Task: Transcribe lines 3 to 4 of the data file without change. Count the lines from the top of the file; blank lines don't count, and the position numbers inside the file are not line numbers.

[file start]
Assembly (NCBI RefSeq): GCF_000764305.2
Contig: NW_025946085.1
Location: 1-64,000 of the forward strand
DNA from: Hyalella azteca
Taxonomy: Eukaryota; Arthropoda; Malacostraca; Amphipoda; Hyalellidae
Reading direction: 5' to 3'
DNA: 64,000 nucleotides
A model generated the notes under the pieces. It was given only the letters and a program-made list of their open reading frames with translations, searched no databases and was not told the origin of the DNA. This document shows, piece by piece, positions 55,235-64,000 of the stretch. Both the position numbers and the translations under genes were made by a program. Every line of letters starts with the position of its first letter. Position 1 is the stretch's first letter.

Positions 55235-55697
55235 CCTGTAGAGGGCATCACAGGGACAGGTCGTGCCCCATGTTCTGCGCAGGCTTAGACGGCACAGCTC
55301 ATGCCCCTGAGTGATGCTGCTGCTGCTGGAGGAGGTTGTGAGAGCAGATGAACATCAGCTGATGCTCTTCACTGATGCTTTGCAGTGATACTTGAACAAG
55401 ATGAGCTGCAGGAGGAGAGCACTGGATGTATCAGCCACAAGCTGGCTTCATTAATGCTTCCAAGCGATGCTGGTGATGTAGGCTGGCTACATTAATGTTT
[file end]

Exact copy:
Location: 1-64,000 of the forward strand
DNA from: Hyalella azteca